A primordial planet is undifferentiated, meaning that it is not layered according to density (with the densest material being towards the interior of the planet). When a planet undergoes differentiation the dense materials, particularly iron, separate from lighter components and sink to the interior forming the core of the planet. If this process took place relatively early in a planet's history, hafnium-182 would not have sufficient time to decay to tungsten-182. Since hafnium is a lithophile element the (undecayed) hafnium-182 would remain in the mantle (i.e. the outer layers of the planet). Then, after some time, the hafnium-182 would decay to tungsten-182 leaving an excess of tungsten-182 in the mantle. On the other hand, if differentiation occurred later in a planet's history, then most of the hafnium-182 would have decayed to tungsten-182 before differentiation began. Being moderately siderophilic, much of the tungsten-182 would sink towards the interior of the planet along with iron. In this scenario, not much tungsten-182 would subsequently be present in the outer layers of the planet. As such, by looking at how much tungsten-182 is present in the outer layers of a planet, relative to other isotopes of tungsten, the time of differentiation can be quantified.

Model agesEdit

If we have a sample from the mantle (or core) of a body and want to calculate a core formation age from the tungsten-182 abundance we need to also know the composition of the bulk planet. Since we do not have samples from the core of Earth (or any other intact planet) the composition of chondritic meteorites is generally substituted for that of the bulk planet.[1][14] Hafnium and tungsten are both refractory elements so there is not expected to be any fractionation between hafnium and tungsten due to heating of the planet during or after formation. A model age for the time of core formation can then be calculated using the equation[1]

 ,

where   is the decay constant for hafnium-182 (0.078±0.002 Ma-1)[15], the ε182W values are those of the sample, chondritic meteorites (taken to represent the bulk planet) and the Solar System Initial value, and  accounts for any differences in the general abundance of hafnium between the sample and chondritic meteorites,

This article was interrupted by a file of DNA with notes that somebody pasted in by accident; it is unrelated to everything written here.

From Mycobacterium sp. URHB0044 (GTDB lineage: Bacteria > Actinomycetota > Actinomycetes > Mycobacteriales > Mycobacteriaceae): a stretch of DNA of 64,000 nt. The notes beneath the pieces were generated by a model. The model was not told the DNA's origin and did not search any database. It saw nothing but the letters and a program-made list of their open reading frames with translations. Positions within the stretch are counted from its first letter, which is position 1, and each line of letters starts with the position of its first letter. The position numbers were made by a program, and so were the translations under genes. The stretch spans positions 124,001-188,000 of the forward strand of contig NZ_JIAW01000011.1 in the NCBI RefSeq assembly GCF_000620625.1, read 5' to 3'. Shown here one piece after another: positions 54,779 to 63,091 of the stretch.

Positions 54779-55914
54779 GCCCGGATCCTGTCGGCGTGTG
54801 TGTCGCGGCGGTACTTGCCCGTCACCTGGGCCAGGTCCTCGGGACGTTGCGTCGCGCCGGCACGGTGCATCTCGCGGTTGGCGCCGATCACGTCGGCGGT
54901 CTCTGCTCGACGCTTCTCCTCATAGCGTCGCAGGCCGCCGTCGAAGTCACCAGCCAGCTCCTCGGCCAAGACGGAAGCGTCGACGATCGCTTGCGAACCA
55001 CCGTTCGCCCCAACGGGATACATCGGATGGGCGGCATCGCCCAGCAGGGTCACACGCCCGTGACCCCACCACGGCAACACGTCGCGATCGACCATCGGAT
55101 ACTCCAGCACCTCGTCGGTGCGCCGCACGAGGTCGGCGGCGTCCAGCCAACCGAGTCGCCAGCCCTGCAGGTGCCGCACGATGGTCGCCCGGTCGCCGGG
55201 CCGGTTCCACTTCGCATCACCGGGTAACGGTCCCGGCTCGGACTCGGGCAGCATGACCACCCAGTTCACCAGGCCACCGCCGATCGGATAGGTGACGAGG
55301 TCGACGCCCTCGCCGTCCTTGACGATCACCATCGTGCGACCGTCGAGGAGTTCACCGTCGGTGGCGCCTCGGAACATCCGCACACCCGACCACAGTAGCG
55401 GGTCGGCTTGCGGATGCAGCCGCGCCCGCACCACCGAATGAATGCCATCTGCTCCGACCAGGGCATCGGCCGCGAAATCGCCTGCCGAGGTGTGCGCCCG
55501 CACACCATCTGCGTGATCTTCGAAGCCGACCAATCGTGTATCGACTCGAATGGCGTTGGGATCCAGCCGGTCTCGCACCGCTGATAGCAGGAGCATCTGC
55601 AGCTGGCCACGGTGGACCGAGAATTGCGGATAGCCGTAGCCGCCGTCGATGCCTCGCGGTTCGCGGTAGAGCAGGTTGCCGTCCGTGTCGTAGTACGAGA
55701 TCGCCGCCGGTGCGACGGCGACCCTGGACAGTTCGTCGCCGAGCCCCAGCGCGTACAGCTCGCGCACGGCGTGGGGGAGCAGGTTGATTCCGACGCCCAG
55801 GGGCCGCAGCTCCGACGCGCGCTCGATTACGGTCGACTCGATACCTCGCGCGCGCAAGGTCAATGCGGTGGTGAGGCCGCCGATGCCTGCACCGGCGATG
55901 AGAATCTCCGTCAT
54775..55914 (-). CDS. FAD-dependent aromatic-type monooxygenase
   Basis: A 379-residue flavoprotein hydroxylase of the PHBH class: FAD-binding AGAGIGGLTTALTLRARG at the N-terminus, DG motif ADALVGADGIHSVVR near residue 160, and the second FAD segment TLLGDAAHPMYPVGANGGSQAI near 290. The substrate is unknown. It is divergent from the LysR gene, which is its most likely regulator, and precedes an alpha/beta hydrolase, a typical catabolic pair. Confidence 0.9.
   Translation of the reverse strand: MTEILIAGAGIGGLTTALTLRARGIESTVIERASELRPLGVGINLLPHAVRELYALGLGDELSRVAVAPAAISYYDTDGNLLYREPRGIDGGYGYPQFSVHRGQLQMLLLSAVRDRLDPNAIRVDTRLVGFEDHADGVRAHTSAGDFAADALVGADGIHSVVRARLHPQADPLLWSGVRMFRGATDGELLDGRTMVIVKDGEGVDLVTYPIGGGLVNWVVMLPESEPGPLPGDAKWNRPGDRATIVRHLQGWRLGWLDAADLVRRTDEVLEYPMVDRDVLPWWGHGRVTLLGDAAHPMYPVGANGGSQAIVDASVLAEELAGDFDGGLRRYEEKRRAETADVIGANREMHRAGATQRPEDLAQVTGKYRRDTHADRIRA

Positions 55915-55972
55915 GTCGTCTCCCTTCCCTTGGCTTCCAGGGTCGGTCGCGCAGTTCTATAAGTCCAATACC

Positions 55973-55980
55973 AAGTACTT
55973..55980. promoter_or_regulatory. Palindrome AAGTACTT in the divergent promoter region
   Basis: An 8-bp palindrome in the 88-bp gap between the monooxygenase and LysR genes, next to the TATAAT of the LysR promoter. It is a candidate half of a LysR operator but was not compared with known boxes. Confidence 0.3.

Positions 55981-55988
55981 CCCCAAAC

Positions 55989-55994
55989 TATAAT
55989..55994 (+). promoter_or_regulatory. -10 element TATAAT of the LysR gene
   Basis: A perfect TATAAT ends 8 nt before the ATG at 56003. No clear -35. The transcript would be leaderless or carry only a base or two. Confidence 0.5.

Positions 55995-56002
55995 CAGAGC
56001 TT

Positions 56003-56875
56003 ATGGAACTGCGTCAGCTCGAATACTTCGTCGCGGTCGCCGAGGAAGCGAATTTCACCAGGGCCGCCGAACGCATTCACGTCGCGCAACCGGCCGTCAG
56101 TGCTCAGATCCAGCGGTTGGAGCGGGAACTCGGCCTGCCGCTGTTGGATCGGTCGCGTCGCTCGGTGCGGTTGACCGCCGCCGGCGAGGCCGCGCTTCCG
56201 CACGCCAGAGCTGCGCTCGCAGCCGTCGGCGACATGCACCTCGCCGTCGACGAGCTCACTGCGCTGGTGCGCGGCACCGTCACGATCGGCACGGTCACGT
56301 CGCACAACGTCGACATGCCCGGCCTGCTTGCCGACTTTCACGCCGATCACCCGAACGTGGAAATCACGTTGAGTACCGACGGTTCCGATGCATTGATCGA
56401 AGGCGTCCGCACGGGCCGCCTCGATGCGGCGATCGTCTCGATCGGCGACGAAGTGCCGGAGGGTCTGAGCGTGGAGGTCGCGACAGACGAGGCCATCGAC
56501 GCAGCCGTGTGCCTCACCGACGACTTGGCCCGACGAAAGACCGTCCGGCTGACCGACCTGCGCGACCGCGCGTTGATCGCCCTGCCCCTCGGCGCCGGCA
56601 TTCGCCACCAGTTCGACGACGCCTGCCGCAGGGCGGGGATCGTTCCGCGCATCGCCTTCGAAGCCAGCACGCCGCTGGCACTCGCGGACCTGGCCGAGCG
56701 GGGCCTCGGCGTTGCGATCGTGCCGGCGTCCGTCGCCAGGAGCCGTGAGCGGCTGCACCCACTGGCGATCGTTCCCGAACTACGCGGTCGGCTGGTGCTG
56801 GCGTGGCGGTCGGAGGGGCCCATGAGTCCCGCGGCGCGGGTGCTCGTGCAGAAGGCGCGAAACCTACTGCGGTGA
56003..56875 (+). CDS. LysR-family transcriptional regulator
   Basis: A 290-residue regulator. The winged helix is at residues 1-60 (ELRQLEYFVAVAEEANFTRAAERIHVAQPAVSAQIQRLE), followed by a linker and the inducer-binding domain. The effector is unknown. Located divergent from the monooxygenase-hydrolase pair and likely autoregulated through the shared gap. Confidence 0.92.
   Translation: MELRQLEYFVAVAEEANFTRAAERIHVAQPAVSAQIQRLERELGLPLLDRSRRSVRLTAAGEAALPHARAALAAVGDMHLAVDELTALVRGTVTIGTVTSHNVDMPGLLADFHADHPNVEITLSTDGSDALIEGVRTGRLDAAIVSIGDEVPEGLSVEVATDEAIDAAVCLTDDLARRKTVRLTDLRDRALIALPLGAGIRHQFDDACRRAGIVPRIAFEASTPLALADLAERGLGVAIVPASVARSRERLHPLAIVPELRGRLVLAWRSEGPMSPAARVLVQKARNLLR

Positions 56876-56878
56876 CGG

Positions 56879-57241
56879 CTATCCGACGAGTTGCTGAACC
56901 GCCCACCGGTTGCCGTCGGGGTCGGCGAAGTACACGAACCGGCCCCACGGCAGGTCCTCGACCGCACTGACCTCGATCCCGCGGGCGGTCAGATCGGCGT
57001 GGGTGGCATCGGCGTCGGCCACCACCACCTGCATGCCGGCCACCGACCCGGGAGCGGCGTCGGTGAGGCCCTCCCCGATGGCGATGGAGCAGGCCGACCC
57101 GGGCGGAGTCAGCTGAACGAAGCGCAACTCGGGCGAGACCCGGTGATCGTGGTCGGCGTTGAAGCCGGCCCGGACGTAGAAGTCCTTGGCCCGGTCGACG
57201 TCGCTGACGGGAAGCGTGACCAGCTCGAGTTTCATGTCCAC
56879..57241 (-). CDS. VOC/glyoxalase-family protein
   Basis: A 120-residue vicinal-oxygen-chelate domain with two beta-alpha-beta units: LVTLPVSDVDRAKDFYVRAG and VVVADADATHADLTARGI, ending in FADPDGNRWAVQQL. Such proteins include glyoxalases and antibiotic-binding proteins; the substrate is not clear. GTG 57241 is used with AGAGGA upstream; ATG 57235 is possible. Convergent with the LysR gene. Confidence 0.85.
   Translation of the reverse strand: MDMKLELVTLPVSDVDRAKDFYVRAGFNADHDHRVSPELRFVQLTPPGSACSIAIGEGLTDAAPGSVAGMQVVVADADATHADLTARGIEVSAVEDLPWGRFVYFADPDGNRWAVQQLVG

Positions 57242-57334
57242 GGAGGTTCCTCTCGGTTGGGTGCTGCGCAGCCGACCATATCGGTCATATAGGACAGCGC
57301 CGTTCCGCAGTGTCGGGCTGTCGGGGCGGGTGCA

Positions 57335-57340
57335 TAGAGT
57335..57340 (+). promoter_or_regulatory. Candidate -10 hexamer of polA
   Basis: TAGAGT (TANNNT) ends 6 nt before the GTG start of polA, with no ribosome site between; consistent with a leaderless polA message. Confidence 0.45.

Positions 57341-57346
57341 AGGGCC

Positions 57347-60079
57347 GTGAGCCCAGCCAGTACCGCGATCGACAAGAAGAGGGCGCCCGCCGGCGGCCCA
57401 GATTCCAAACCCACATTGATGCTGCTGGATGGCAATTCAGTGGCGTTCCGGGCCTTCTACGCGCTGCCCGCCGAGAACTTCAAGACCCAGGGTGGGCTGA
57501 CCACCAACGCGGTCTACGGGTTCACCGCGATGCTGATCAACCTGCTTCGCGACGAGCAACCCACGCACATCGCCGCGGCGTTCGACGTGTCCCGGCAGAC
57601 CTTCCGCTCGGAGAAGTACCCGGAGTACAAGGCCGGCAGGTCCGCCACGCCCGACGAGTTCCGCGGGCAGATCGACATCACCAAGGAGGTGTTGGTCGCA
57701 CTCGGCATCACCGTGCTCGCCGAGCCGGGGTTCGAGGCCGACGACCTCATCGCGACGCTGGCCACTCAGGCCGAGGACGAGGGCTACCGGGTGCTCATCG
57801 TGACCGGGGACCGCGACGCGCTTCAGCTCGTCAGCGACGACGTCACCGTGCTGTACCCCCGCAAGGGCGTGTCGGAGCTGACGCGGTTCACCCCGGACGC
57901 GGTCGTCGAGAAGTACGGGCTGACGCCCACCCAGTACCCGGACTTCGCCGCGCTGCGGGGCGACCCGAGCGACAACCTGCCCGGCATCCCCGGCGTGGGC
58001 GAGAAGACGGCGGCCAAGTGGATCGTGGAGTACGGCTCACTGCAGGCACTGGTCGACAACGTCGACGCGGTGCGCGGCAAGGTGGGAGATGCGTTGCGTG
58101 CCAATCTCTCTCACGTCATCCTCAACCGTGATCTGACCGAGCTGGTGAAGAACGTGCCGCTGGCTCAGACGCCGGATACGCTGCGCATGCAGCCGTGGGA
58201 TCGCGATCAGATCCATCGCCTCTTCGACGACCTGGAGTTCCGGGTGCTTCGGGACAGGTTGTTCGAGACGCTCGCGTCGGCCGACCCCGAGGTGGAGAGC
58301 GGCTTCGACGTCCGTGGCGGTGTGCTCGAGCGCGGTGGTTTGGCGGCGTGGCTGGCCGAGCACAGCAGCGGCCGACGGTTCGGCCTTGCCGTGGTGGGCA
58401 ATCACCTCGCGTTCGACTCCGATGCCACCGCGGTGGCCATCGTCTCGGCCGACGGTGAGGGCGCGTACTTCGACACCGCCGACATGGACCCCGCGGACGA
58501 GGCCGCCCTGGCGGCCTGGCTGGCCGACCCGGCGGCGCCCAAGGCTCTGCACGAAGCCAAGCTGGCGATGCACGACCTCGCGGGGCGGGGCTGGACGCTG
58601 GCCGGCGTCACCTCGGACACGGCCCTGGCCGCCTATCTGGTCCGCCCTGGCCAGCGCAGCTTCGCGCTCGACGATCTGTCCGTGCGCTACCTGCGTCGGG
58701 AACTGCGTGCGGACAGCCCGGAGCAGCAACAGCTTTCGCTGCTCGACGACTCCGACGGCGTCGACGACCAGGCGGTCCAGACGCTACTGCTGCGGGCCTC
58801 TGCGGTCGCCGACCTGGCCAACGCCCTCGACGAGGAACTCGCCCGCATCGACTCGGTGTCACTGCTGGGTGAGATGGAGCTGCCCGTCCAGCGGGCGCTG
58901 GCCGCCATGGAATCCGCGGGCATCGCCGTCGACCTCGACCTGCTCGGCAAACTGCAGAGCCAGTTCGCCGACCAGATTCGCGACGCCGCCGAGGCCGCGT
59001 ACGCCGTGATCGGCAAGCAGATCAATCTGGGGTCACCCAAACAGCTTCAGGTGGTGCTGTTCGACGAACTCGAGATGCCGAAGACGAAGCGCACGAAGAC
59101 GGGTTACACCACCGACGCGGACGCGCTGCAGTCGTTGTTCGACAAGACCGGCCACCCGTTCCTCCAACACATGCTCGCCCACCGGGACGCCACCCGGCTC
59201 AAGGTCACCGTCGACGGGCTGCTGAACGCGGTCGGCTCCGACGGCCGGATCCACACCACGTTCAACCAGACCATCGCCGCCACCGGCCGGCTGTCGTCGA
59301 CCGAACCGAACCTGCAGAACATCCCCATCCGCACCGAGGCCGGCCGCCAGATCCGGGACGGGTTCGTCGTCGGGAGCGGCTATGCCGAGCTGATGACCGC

.

It is important to note that this equation assumes that core formation is instantaneous. This can be a reasonable assumption for small bodies, like iron meteorites, but is not true for large bodies like Earth whose accretion likely took many millions of years. Instead more complex models should be used that model core formation as a continuous process are more reasonable.[16][17]

Core formation times for Solar system bodiesEdit

The method of hafnium-tungsten dating has been applied to many samples from Solar system bodies and used to provide estimates for the date of core formation. For iron meteorites hafnium-tungsten dating yields ages ranging from less than a million years after the formation of the first solids (calcium-aluminium-rich inclusions, usually called CAIs) to around 3 million years for different meteorite groups.[18] While chondritic meteorites are not differentiated as a whole, hafnium-tungsten dating can still be useful for constraining formation ages by applying it to smaller melt regions in which metals and silicates have separated. For the very well studied carbonaceous chondrite Allende this gives a formation age of around 2.2 million years after the formation of CAIs[19]. Martian meteorites have been examined and indicate that Mars may have been fully formed within 10 million years of the formation of CAIs, which has been used to suggest that Mars is a primordial planetary embryo.[20] For Earth models of accretion and core formation are strongly dependent on how much giant impacts, like that presumed to have formed the Moon, re-mixed the core and mantle, yielding dates of between 30 and 100 million years after CAIs depending on assumptions.[21][22]

See AlsoEdit

ReferencesEdit